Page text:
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The Yodeler

When will we give ourselves good advice?

Written by Ryan Haymore

She told me she ate rock salt at work so that she would start vomiting and sent home. The moment my friend said this I asked, “why didn’t you just go to the bathroom and pretend to have vomited and just tell them you did? Why eat rock salt and make yourself vomit?” She stared back at me as if I’d discovered something no human would or could ever have.

This friend is the type that could be walking in the desert, fall into a puddle of water, then complain that her shoes and clothes got wet while angrily walking away into the barren heat. She is also the friend that is most likely to get hit by lightning or an asteroid and make contact with an alien race while walking to the store. She’s just wired that way.

I, however, am wired differently. I do things that make no sense to anyone else and give advice that directly contradicts my actions. Then again, aren’t we all that way?

I can give the best relationship advice and am never able to land a third date with anyone. I’ve helped many a friend decide to take the next step, propose, set up a great date, say the perfect thing, etc. However, when it comes to my dating game, I’m abysmal at giving myself good, working advice. What good advice I give, I retract and replace with negative feedback.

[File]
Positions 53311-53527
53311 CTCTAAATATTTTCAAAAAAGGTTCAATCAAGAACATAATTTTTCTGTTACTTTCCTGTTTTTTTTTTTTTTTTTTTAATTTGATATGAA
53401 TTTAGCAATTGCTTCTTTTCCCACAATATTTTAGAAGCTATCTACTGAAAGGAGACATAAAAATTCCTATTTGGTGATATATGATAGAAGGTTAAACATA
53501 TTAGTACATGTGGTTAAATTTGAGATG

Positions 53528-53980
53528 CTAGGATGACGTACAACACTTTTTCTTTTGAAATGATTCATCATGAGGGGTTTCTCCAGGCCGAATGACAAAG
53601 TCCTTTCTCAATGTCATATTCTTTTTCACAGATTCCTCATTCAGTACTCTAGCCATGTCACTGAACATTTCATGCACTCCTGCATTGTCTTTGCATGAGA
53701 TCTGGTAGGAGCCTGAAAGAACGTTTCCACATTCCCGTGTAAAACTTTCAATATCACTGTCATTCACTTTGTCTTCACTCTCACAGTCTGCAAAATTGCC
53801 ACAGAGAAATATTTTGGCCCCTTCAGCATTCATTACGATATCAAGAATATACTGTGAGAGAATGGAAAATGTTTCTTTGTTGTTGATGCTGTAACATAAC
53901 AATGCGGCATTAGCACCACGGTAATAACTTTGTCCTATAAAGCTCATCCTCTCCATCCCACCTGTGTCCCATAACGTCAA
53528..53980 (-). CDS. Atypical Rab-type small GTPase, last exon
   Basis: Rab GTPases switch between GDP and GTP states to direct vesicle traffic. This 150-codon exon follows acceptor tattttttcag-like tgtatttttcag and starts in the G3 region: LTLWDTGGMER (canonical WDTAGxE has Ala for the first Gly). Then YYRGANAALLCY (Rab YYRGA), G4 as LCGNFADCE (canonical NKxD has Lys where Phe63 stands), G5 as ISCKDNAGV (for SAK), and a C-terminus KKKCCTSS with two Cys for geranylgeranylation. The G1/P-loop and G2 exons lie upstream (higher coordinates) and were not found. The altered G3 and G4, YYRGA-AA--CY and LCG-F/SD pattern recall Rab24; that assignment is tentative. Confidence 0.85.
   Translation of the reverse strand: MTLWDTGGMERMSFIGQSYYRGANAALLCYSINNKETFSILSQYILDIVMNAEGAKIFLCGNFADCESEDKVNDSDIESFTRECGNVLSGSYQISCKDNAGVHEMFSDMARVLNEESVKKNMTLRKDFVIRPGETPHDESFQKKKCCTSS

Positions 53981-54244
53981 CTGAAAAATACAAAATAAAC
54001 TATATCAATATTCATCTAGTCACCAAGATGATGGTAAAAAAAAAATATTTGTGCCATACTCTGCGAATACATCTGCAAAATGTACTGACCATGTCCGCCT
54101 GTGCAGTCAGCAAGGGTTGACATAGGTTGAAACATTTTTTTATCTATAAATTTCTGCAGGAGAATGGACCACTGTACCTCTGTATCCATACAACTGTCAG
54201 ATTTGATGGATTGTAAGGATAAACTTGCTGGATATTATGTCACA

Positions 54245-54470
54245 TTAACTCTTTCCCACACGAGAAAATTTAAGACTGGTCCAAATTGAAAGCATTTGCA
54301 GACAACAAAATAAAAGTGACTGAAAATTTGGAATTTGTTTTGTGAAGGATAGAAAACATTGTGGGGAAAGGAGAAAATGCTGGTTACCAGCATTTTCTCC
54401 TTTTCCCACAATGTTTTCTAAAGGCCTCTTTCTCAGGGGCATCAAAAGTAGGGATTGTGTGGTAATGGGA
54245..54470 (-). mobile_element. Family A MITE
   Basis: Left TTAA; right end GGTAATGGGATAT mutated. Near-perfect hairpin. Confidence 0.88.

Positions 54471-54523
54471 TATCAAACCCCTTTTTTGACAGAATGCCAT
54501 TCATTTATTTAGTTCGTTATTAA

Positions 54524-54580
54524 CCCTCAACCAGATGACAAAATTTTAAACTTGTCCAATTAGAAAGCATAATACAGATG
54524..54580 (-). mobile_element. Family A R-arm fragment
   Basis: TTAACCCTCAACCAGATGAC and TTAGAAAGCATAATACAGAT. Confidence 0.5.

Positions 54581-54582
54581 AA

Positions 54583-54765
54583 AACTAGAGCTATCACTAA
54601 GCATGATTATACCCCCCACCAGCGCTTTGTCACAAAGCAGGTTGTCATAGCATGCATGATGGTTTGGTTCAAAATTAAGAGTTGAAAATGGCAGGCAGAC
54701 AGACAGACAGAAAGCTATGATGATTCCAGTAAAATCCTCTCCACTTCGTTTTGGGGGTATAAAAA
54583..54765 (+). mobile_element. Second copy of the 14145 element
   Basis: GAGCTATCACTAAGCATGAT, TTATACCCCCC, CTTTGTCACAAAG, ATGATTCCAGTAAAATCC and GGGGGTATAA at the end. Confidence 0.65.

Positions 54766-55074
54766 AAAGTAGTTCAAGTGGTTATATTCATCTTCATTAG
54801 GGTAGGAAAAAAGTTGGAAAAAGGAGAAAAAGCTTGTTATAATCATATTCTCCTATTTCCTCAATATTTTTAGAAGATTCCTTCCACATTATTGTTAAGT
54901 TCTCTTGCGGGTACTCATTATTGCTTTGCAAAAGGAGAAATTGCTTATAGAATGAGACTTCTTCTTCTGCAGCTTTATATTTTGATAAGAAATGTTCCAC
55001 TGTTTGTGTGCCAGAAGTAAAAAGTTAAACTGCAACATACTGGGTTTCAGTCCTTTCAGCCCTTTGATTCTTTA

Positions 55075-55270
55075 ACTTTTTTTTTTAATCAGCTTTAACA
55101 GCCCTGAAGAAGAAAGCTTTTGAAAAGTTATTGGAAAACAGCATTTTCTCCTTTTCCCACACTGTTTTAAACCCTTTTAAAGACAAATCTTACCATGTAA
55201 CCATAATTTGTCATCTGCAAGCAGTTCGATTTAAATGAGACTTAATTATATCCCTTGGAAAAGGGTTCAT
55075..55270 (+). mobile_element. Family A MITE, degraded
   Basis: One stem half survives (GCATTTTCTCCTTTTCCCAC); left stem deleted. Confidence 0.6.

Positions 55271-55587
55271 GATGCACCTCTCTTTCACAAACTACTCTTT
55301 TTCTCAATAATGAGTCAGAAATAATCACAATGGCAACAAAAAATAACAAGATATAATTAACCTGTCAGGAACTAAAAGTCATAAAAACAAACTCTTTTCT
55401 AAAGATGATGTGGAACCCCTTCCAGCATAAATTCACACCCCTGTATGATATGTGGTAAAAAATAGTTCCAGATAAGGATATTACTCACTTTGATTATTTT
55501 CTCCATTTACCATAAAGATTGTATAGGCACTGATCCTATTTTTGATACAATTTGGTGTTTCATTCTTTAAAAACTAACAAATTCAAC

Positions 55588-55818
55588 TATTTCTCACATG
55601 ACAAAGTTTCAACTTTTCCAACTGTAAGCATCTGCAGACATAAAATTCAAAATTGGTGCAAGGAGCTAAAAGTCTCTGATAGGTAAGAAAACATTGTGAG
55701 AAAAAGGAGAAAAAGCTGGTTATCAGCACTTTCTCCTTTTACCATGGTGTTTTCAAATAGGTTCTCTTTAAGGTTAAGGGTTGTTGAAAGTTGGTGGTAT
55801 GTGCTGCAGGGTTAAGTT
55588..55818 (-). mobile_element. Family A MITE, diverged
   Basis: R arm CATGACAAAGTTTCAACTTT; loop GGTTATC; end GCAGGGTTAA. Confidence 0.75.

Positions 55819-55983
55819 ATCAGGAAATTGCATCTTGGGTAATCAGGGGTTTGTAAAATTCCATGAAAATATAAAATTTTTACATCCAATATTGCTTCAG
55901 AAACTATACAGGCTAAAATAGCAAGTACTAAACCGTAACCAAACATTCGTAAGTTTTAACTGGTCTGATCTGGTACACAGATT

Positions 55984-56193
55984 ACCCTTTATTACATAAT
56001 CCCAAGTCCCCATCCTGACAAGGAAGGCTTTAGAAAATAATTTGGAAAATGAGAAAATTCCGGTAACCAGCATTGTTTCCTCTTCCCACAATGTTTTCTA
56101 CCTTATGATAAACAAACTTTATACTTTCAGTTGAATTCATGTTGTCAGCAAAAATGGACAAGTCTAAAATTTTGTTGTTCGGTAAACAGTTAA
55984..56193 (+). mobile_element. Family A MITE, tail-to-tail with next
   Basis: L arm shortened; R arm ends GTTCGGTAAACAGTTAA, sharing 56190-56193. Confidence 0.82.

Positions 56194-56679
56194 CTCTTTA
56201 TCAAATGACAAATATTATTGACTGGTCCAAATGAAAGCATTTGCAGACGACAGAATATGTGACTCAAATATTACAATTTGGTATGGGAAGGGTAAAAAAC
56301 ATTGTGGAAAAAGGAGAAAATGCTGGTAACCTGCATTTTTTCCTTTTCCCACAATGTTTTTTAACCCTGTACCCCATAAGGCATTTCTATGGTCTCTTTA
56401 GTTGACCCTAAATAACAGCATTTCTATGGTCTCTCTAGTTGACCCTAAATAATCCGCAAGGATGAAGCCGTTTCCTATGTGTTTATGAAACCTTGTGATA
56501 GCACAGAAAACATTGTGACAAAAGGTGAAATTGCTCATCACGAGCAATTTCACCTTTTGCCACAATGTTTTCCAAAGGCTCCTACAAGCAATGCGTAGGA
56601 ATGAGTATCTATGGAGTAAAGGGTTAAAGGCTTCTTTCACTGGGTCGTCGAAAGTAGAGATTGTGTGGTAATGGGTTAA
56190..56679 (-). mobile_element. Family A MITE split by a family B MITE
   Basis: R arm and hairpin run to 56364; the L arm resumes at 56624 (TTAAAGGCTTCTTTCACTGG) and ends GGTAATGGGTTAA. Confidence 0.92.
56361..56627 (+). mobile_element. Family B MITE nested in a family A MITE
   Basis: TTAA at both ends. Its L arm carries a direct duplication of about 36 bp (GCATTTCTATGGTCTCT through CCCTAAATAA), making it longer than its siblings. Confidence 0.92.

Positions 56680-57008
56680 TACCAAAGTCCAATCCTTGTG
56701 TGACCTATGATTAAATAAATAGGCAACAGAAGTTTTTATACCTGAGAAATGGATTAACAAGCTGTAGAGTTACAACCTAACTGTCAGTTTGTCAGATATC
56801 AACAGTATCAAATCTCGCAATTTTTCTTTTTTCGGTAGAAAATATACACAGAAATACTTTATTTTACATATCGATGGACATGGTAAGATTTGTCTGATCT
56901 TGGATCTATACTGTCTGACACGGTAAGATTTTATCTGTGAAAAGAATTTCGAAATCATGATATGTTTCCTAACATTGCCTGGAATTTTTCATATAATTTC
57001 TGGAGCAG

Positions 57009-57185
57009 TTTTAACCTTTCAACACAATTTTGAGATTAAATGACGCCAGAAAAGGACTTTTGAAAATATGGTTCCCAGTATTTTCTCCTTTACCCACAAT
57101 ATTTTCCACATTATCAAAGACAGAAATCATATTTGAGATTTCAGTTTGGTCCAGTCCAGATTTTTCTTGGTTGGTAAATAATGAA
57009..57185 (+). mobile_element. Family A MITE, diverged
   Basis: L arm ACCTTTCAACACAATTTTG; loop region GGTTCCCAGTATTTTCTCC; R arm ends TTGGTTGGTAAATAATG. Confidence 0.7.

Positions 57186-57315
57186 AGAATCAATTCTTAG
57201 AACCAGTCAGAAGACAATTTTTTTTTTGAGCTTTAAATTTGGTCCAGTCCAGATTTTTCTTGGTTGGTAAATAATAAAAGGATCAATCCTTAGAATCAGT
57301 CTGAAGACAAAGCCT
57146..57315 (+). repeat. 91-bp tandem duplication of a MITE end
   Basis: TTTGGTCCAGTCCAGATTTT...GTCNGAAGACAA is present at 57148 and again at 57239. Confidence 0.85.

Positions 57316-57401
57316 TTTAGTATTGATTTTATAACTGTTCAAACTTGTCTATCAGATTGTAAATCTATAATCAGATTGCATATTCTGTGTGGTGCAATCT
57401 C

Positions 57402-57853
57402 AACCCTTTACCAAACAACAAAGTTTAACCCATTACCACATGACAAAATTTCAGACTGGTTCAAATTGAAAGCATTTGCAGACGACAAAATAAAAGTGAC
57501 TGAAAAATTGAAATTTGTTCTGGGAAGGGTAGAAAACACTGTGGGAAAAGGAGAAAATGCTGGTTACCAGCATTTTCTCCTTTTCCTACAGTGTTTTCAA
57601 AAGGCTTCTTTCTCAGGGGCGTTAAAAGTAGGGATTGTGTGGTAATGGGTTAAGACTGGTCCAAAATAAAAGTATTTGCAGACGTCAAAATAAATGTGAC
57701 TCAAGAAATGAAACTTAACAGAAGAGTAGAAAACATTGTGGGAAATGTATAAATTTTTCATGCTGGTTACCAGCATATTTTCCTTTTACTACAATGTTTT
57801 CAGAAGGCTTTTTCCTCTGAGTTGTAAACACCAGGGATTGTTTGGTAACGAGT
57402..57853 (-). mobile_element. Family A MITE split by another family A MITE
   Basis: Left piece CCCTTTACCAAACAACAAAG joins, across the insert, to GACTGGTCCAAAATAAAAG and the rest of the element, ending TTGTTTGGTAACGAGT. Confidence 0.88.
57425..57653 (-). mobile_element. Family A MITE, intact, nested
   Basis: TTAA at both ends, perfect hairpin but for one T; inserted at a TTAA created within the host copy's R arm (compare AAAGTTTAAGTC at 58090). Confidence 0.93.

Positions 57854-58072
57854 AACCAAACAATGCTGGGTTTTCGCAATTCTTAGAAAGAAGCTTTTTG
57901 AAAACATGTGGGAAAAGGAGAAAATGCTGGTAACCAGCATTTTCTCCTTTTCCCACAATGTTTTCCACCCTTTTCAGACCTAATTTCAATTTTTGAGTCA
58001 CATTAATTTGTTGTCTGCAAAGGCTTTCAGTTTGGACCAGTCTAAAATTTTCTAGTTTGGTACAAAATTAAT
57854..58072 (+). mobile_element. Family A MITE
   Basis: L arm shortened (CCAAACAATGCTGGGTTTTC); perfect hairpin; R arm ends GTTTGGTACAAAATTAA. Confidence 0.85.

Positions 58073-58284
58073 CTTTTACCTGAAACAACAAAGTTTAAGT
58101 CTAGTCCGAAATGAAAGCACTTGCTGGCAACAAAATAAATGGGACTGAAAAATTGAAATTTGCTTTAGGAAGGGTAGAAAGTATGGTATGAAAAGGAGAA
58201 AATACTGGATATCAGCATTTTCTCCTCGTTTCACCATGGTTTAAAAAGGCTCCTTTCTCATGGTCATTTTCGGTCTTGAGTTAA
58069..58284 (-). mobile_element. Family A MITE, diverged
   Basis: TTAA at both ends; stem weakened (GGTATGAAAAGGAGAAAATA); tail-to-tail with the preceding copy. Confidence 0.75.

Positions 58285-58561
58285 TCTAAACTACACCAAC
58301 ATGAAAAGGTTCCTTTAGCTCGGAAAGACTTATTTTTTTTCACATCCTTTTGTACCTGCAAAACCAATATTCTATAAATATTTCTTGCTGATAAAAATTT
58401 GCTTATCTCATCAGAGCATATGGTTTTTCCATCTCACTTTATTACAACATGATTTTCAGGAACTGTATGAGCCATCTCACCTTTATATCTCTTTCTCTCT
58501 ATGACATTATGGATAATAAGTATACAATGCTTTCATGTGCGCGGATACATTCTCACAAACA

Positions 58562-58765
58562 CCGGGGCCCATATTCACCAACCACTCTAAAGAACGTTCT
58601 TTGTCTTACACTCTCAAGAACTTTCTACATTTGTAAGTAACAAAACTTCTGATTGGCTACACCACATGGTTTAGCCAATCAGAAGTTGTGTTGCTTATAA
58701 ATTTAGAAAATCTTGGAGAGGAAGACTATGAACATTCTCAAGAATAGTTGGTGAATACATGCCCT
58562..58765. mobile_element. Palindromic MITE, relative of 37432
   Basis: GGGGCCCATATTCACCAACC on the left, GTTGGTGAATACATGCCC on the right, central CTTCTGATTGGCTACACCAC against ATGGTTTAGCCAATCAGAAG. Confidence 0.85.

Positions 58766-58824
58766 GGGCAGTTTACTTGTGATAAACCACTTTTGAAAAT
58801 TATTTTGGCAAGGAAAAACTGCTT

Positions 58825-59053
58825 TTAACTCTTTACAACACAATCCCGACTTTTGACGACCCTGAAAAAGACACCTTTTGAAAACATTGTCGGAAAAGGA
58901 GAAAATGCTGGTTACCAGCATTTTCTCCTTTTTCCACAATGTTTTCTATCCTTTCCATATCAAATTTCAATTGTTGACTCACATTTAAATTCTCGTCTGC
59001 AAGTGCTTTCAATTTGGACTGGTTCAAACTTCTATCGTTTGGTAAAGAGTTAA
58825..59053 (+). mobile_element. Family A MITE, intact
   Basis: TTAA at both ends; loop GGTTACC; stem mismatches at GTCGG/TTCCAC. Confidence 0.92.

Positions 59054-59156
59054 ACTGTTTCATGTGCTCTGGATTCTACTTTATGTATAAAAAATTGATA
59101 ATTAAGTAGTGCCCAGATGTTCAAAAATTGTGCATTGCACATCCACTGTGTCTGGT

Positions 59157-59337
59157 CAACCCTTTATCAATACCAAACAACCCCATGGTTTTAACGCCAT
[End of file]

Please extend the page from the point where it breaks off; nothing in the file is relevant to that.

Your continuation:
It makes me wonder on the phrase “practice what you preach.” I wonder if not following your own advice is along those lines. However, what if you honestly do your best with relationships but find yourself never successfully having a relationship? What if you give excellent family advice and have a horrid relationship with your family? What if you give the best advice on navigating faith yet find yourself mostly an atheist?

I wonder if we give the best advice on something with which we are unfortunate or never truly succeed in ourselves? Being one of these people, I want to know the central question: is it that I know the ins-and-outs of that which I give good advice because I’ve tried and been unsuccessful until now, or am I truly not following my own advice that I easily give to others?

The answer may be neither, either, or a mixture of both, depending on the situation. We advise what we are familiar with; just because some advice didn’t work for me doesn’t mean it won’t work for a friend. Perhaps that’s the key to this puzzle. Perhaps we give advice that we have tried and not succeeded because we saw that it is good advice but didn’t match with our specific circumstances.

Edison took 1000 times to get the lightbulb to work. Maybe if he gave me advice, I would have been successful the 500th time? Maybe that’s how this works? Maybe not. Any advice on how it does? Don’t worry advice-givers, your life may be shit, but so is mine; don’t worry about it. That’s my advice!

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Ryan Haymore

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